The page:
Washington The 2004 presidential campaign nears the finish line with Florida, New Hampshire and six battleground states in the Upper Midwest and the Great Lakes up for grabs, according to a series of state polls for Knight Ridder and MSNBC released Saturday.
President George W. Bush, the Republican, held strong leads in three of the 15 battleground states surveyed -- Arkansas, Colorado, and West Virginia -- all states he carried in 2000. He held a six-point lead in Nevada and narrower leads in six others.
Sen. John Kerry, the Democratic challenger, held a six-point lead in Oregon and narrower leads in four other battleground states.
The leads held by either candidate in 12 of the 15 states were within the polls' margin of error, meaning that statistically they were too close to call with any confidence. In addition, between 4 and 7 percent of the voters in each state remained undecided heading into this weekend.
The closeness of the race and the large number of states still in play underscored the urgency each side felt as they sent their candidates flying around the country and legions of volunteers out to knock on doors in the hours remaining until polls close Tuesday evening. Voter turnout will be critical to victory and neither side can afford to leave any supporter sitting the election out.
Bush, Kerry and their running mates will barnstorm the battleground states almost nonstop in the final days -- jumping around what Kerry turnout-strategist Michael Whouley calls a "three-dimensional chess board" as they try to hold their parties' base states and win away states from their rivals.
TV networks color-code the map of competitive states red for states that went Republican in 2000 and blue for those that went Democrat.
Bush intends to travel today and Monday to the red states of Florida and Ohio and the blue states of Pennsylvania, Wisconsin, Iowa, and New Mexico before returning to his Texas ranch Monday evening. Vice President Dick Cheney was to travel to Hawaii tonight, where Republicans think they have a surprising shot at winning the normally Democratic state.
Kerry planned to campaign today and Monday in the red states of Florida, New Hampshire and Ohio as well as the blue states of Michigan and Wisconsin. Democratic vice presidential candidate John Edwards planned to campaign in Florida, Pennsylvania, Ohio and Iowa Sunday.
What the polls show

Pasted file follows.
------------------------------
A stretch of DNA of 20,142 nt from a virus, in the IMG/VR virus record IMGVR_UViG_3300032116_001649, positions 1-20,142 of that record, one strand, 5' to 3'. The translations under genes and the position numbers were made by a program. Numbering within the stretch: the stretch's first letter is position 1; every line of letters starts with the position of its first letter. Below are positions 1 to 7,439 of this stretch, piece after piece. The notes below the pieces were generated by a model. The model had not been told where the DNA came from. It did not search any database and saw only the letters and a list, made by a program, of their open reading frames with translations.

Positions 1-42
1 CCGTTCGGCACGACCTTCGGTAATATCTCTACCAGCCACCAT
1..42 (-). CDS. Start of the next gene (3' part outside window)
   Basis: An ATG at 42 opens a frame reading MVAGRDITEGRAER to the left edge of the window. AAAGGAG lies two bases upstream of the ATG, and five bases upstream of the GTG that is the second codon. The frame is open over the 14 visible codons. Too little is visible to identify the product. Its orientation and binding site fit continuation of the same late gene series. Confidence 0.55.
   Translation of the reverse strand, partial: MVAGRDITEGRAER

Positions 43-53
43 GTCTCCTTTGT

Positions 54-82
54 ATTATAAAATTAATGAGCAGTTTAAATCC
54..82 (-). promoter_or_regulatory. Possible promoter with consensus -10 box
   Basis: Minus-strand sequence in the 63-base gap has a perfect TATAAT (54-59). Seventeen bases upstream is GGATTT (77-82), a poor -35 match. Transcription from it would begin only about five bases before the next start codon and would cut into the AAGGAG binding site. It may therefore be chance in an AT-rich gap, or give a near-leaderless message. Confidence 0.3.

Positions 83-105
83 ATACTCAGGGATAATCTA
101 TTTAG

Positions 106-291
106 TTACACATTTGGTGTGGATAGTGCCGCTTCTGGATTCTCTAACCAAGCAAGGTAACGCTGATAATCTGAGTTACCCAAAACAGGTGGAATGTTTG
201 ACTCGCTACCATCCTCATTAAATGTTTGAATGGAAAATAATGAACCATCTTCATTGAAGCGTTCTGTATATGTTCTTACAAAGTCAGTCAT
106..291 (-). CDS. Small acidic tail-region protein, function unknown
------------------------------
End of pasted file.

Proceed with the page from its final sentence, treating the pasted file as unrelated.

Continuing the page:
Here was what they faced in those states, according to a series of new polls taken Wednesday through Friday night by Mason-Dixon Polling and Research:
Among likely voters in battleground states carried by Bush in 2000, he led in Arkansas by 51-43 percent; in Colorado by 50-43 percent; in Florida by 49-45 percent; in Missouri by 49-44 percent; in Nevada by 50-44 percent; in Ohio by 48-46 percent; and in West Virginia by 51-43 percent.
Bush trailed in one red state -- New Hampshire -- where Kerry led 47-46 percent.
|The Associated PressWhere the candidates plan to campaign today:John Kerry: Campaigns in Dayton, Ohio; Manchester, N.H.; and Tampa, Fla. Overnights in Orlando, Fla.John Edwards: Campaigns in Jacksonville, Fla; Greensburg, Pa., and Waterloo, Iowa. Overnights in Minneapolis.President Bush: Campaigns in Miami, Tampa and Gainesville, Fla., and Cincinnati. Overnights in Cincinnati.Vice President Dick Cheney: Campaigns in Toledo, Ohio; Romulus, Mich.; Fort Dodge, Iowa; Las Lunas, N.M., and Honolulu.|
If Bush holds all of the red states he won in 2000, he would win a second term with 278 electoral votes, eight more than the 270 needed. If he loses only New Hampshire and its four electoral votes, he would still win with 274. But if he loses a bigger state that he carried before, such as Ohio or Florida, where the race remains very tight, he would have to win away one or more blue states to keep his job.
Among likely voters in "blue" states carried by Democrat Al Gore in 2000, Bush led 49-44 percent in Iowa; 49-45 percent in New Mexico; and 48-47 percent in Minnesota. Kerry led 47-45 percent in Michigan; 50-44 percent in Oregon; and 48-46 percent in both Pennsylvania and Wisconsin.
Mason-Dixon conducted the polls of 625 to 800 likely voters in each state from Oct. 26-29. Mason Dixon also surveyed Colorado for The Denver Post; Florida for several news organizations including The Miami Herald and Tallahassee Democrat; Minnesota for the St. Paul Pioneer Press and Minnesota Public Radio; Nevada for the Las Vegas Review Journal; and New Mexico for the Santa Fe New Mexican.
Most of the state polls had a margin of error of plus or minus 4 percentage points. Polls of Colorado, Florida and Nevada had a margin of error of plus or minus 3.5 percentage points.
"I think Bush has the inside track," said Mason-Dixon pollster Brad Coker. "But some of these races are so close we don't know which way they'll break.